First Temple artifacts found in dirt removed from Temple Mount
The dirt was removed in 1999 by the Islamic Religious Trust (Waqf) from the Solomon's Stables area to the Kidron Stream Valley.
The project of sifting layers of Temple Mount dirt has yielded thousands of new artifacts dating from the First Temple period to today. The dirt was removed in 1999 by the Islamic Religious Trust (Waqf) from the Solomon's Stables area to the Kidron Stream Valley. The sifting itself is taking place at Tzurim Valley National Park, at the foot of Mount Scopus, and being funded by the Ir David Foundation. Dr. Gabriel Barkai and Tzachi Zweig, the archaeologists directing the sifting project with the help of hundreds of volunteers, are publishing photographs and information about the new discoveries in the upcoming issue of Ariel, which comes out in a few days.
The bulk of the artifacts are small finds - the term used for artifacts that can be lifted and transported, rather than fixed features. The dirt was removed in the course of excavating the mammoth entrance to the underground mosque built seven years ago in the southeastern corner of the Temple Mount. The Waqf and Islamic Movement in Israel separated dirt from stones, then used the ancient building blocks for rebuilding, in case the police barred construction materials from being brought in.
Most of the finds predate the Middle Ages. The finds include 10,000-year-old flint tools; numerous potsherds; some 1,000 ancient coins; lots of jewelry (pendants, rings, bracelets, earrings and beads in a variety of colors and materials); clothing accessories and decorative pieces; talismans; dice and game pieces made of bone and ivory; ivory and mother of pearl inlay for furniture; figurines and statuettes; stone and metal weights; arrowheads and rifle bullets; stone and glass shards; remains of stone mosaic and glass wall mosaics; decorated tiles and parts of structures; stamps, seals and a host of other items.
The sifting project is precedent-setting: This is the first time dirt from any antiquities site is being sifted in full. Among the many volunteers are soldiers, tourists, high-school students and yeshiva boys. Visitors over the past few months have included ultra-Orthodox MKs and rabbis, who usually steer clear of archaeological digs.
When the dirt was originally trucked out, the late director of the Israel Antiquities Authority, Amir Drori, termed it "an archaeological crime," and the attorney general at the time, Elyakim Rubinstein, said it was "a kick to the history of the Jewish people. Now it turns out that the dirt removed from the Temple Mount harbors thousands of small finds from diverse periods.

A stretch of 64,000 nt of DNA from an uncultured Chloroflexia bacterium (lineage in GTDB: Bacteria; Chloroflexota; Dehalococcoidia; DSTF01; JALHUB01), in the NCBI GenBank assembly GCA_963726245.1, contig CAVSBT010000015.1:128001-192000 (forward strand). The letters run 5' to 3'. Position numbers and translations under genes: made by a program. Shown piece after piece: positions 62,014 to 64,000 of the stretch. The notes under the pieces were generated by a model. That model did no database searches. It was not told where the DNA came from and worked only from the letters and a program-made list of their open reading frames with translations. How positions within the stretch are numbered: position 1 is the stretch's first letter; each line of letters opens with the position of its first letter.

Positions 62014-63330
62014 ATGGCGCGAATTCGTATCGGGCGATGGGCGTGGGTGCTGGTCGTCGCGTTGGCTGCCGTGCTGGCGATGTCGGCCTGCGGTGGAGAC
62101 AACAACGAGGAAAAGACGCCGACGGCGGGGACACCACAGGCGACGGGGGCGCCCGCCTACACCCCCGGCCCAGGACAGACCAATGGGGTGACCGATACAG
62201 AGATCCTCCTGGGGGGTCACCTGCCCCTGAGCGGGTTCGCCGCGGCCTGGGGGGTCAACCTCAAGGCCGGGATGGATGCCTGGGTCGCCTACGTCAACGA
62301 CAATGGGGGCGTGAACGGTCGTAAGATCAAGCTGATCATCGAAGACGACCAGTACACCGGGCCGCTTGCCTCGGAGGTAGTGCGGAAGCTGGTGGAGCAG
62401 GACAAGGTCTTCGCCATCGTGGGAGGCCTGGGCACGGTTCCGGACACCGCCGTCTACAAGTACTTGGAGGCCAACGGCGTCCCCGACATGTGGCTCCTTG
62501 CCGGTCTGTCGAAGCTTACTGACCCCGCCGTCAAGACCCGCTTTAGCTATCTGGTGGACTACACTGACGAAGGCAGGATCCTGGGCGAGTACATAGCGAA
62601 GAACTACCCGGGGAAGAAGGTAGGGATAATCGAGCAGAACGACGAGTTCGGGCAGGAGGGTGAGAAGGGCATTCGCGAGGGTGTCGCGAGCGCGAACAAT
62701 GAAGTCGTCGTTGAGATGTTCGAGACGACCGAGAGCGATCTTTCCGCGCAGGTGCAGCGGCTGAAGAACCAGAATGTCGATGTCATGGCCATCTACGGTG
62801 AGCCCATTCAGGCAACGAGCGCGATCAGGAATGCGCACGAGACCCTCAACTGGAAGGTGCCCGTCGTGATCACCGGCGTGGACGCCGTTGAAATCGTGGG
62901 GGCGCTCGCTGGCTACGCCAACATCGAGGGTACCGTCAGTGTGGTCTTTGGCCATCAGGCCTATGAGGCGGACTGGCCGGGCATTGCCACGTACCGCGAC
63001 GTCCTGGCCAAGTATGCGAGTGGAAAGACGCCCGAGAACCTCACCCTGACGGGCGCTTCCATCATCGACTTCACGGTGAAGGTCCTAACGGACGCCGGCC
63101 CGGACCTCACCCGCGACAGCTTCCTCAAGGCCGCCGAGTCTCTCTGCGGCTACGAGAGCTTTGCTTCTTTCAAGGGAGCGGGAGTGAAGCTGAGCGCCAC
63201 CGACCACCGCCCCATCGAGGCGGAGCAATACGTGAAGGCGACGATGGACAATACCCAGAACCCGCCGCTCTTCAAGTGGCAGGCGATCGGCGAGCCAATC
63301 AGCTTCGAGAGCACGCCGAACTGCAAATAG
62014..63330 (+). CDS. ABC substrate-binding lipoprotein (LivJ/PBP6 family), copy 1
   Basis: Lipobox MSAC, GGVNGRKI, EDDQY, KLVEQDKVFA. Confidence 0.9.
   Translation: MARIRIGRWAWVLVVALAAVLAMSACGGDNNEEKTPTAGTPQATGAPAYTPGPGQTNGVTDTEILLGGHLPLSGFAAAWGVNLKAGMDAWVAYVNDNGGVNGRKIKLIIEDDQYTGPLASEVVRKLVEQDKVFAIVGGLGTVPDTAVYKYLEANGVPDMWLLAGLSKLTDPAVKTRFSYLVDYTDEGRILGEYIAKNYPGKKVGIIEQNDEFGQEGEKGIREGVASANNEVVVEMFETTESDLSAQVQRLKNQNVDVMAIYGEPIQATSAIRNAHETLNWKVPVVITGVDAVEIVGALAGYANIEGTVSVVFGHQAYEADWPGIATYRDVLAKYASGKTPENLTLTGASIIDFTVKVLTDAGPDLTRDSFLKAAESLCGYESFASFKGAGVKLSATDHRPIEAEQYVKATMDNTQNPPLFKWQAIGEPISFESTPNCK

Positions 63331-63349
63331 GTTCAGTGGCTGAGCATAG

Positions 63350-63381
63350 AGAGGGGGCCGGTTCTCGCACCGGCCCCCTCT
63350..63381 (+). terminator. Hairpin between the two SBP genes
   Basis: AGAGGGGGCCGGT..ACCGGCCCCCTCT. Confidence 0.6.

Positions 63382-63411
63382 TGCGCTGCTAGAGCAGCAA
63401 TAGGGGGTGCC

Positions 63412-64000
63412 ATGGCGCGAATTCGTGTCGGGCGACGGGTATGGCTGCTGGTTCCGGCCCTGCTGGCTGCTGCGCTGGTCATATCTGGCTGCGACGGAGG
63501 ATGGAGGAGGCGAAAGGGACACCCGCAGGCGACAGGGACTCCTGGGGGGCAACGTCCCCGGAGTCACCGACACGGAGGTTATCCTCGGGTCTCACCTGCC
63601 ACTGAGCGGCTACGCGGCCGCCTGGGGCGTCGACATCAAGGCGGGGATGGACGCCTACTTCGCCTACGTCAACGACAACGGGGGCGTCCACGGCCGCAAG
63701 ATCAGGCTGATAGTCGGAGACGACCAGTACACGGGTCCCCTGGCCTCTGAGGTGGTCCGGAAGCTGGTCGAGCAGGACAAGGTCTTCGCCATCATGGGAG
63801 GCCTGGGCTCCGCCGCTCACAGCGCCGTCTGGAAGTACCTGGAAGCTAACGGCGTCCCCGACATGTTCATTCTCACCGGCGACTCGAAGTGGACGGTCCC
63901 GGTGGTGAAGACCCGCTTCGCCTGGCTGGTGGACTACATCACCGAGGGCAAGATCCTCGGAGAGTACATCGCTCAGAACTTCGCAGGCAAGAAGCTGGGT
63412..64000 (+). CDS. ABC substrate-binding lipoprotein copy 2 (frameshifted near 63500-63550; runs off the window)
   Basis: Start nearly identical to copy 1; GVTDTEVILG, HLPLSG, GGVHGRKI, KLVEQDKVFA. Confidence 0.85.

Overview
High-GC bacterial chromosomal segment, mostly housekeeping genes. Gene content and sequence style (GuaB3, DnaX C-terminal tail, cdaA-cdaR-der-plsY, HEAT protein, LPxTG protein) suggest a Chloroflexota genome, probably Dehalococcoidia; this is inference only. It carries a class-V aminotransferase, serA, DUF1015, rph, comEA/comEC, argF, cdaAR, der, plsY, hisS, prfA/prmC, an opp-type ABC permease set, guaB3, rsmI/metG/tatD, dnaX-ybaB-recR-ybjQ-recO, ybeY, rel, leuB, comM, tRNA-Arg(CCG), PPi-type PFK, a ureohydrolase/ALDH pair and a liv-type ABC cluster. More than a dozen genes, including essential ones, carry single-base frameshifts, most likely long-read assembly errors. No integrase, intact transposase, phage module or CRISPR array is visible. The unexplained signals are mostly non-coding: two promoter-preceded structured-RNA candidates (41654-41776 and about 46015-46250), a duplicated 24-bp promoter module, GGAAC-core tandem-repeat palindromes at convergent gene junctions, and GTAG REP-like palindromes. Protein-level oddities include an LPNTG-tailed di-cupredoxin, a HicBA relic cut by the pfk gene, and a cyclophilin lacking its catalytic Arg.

The oldest artifacts found are remnants of tools like a blade and scraper dating back 10,000 years. Some potsherds and shards of alabaster tools date from the Bronze Age - the 3rd and 2nd millennia B.C.E. (the Canaanite and Jebusite eras). Only a handful of potsherds were found from the 10th century B.C.E. (the reigns of King David and King Solomon), but numerous artifacts date from the reigns of the later Judean kings (the 8th and 7th centuries B.C.E.), such as stone weights for weighing silver.
The most striking find from this period is a First Temple period bulla, or seal impression, containing ancient Hebrew writing, which may have belonged to a well-known family of priests mentioned in the Book of Jeremiah.
Many other findings date from the Persian period (Return to Zion), Hasmonean, Ptolemaic and Herodian periods, as well as from Second Temple times. Second Temple finds include remains of buildings: plaster shards decorated a rust-red, which Barkai says was fashionable at the time; a stone measuring 10 centimeters and on it a sophisticated carving reminiscent of Herodian decorations; and a broken stone from a decorated part of the Temple Mount - still bearing signs of fire, which Barkai says are from the Temple's destruction in 70 C.E.
The project has also yielded artifacts from the Roman, Byzantine, Ottoman and Early Arab periods. According to Barkai, the Byzantine finds radically alter the assessment that the Temple Mount was empty at that time.
Barkai and Zweig reject doubts cast by other archaeologists on the source of the dirt. They state that eyewitnesses monitored the trucks that removed the rubble, and that they have internal evidence that further confirms the dirt came from the Temple Mount.